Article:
NUS Law Associate Professor Robert Beckman, Head of the Ocean Law and Policy Programme at the NUS Centre for International Law wrote in a commentary for The Straits Times on 31 October that ASEAN should conduct more maritime drills with both China and the US. He praised the first ASEAN-China joint maritime drill which took place recently off the southern city of Zhanjiang, China during a time of heightened tension in the South China Sea. Although some political observers are likely to view this drill as an effort by the Chinese to undermine the US’ regional strategic partnerships, Assoc Prof Beckman feels that this would be an overreaction. He expects a similar exercise to be held between ASEAN and the US in the near future. Maritime exercises are regarded as very effective confidence-building measures, and allow the respective parties to learn how to work together in pursuit of a common goal, he added.
In a commentary for Tabla! on 2 November, Associate Professor Hari Krishna Garg from NUS Electrical and Computer Engineering wrote about the importance of value in the marketplace and how products with perceived superior value fare better than products with lower perceived value, even if the product is in fact inferior. He highlighted that value is transitional, and what may have seemed essential — for example, books and videos obtained from book shops and video rental outlets respectively — are now declining in importance with the advent of content that is delivered to consumers at home over the internet. He advised everyone to remain agile and have a good sense of the markets so that we can provide value where it is needed, as “we have as much a chance to create the next best thing as our neighbours in Silicon Valley”.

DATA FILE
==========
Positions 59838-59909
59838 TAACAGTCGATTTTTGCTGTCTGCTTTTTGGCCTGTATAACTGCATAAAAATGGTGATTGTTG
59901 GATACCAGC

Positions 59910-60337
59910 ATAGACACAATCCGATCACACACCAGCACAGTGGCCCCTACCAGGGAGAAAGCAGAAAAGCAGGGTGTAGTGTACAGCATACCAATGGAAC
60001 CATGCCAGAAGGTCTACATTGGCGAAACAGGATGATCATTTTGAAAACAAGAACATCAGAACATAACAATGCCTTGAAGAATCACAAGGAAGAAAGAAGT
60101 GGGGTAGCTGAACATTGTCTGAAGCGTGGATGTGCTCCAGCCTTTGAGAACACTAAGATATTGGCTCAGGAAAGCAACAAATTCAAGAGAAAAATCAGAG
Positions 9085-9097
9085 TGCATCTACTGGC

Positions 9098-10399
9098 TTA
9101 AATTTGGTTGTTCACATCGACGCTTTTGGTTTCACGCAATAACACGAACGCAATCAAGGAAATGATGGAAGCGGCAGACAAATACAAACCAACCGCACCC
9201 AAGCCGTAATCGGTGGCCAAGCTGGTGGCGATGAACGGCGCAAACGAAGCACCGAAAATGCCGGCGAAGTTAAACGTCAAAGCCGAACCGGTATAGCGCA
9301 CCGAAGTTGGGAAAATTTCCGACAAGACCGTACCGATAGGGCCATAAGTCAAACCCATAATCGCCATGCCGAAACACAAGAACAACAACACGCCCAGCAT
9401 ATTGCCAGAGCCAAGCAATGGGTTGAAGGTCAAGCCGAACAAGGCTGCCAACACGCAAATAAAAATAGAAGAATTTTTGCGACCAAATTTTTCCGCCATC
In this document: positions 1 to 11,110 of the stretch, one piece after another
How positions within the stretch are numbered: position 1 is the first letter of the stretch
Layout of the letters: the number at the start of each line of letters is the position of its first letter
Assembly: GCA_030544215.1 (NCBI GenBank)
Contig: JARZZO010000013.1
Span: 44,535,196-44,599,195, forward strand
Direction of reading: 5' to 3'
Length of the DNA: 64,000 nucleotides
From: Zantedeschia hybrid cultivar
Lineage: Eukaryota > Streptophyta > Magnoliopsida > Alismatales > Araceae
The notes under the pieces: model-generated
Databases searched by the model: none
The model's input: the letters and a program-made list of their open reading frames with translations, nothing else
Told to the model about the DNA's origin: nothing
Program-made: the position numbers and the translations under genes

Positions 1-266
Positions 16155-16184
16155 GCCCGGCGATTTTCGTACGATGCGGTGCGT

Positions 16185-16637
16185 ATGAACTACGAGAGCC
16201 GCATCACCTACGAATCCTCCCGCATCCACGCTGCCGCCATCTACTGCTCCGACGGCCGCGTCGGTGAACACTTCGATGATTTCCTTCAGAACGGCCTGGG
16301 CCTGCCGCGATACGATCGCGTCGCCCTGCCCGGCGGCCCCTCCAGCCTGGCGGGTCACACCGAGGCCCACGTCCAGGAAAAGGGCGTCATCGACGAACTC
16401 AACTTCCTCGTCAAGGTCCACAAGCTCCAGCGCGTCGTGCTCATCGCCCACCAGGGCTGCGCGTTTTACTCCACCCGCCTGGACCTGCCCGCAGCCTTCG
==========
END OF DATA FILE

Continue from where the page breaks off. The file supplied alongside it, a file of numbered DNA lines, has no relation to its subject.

NUS Business Professor Wong Poh Kam, who addressed a panel at the seventh edition of the Asian Entrepreneurship Award, a start-up pitch competition held in Japan, was featured in The Straits Times on 3 November. Prof Wong, Senior Director of NUS Entrepreneurship Centre said that Singapore needed to invest in higher-risk sectors with a longer gestation period, to allow the start-up scene to mature and for critical expertise to be developed. He pointed out that there have been unintended consequences of Singapore’s proactive efforts to grow its start-up ecosystem, such as spoiling the market with an abundance of start-ups that may not deserve funding, resulting in less investment for higher-return commercialisation of deep technology. Prof Wong also bemoaned the lack of investors with deep domain knowledge in areas such as biomedical drug development. Singapore could consider building on its strengths, such as in cybersecurity and maritime-related technology, and seek to become a world leader in these areas, he said.
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